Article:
The tool is just a wrench handle with a weight on the end. It turns the eccentric thanks to gravity and puts the right amount of tension on the belt. Not using it doesn't mean the tension is wrong, but it's easy to over-tighten the belt without it. It doesn't mean the belt is off a tooth either. The best way to tell is to turn the crankshaft two complete revolutions in the normal direction, then recheck the timing marks.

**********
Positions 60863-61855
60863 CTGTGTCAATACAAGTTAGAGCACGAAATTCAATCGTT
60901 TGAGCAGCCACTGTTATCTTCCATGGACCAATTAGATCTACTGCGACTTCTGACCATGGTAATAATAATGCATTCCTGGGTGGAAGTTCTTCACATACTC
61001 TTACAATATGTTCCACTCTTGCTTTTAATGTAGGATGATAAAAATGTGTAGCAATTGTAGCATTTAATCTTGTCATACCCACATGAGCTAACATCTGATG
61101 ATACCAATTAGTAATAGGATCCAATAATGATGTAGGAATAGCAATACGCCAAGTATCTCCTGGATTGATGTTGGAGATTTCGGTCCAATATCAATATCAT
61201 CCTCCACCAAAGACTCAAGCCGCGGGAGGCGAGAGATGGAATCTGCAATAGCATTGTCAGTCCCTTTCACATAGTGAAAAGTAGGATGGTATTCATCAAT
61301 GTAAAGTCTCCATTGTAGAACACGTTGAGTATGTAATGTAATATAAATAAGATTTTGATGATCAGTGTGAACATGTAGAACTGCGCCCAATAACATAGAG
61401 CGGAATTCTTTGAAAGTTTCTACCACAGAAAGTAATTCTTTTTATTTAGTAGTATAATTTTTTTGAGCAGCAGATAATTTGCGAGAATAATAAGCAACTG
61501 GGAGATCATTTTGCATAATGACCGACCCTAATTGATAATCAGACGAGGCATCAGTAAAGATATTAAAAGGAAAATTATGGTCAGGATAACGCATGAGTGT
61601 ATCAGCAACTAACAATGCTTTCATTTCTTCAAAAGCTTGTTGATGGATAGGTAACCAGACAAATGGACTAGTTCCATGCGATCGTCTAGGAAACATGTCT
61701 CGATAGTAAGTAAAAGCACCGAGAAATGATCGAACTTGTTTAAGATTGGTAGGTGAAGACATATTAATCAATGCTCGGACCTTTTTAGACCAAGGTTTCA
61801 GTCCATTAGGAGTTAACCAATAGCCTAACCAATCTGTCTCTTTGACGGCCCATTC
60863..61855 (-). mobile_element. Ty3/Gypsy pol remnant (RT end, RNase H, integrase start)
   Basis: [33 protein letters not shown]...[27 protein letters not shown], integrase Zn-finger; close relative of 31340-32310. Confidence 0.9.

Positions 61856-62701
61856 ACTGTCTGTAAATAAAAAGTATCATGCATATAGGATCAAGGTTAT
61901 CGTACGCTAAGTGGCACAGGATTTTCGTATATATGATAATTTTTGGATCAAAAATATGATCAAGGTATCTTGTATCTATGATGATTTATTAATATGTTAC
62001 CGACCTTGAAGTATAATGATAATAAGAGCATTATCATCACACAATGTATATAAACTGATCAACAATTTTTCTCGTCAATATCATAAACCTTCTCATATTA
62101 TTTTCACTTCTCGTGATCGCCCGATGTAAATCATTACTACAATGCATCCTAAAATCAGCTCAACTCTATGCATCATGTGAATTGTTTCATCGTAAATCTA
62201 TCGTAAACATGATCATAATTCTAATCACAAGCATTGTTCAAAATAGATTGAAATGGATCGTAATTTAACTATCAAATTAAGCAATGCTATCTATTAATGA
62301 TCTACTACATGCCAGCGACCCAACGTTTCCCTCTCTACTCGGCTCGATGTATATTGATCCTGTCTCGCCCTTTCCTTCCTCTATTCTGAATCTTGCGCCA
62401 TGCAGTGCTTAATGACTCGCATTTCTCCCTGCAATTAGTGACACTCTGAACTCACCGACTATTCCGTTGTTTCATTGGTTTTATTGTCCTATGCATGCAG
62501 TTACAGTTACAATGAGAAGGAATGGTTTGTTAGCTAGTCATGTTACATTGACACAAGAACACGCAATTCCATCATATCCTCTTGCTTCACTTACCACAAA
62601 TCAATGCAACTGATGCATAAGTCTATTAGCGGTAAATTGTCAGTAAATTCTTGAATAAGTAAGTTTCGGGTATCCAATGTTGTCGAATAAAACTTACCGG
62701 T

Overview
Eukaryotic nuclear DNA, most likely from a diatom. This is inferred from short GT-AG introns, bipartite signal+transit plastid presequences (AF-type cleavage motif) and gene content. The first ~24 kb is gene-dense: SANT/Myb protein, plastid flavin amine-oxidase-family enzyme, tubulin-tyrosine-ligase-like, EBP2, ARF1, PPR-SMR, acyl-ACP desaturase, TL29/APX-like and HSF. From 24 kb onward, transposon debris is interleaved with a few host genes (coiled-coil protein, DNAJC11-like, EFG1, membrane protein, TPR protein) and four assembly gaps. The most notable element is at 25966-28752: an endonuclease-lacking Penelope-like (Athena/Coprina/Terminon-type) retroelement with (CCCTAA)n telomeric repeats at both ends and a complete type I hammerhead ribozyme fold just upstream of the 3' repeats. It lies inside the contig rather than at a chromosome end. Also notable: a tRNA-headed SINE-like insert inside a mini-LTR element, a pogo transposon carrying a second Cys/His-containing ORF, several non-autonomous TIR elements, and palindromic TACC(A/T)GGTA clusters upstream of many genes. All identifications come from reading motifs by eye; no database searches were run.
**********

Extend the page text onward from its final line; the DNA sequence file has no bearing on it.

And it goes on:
One thing that commonly messes up the timing marks is installing the belt with the marks lines up, THEN tightening the tensioner. If there is any slack toward the front of the engine, the cam or crank has to turn when the slack is moved to behind the sprockets where the tensioner is. That slack might not move to the rear until the engine is rotated.
Broken vacuum lines are probably not a good thing. Happy you found them.
Saturday, April 17th, 2010 AT 7:48 PM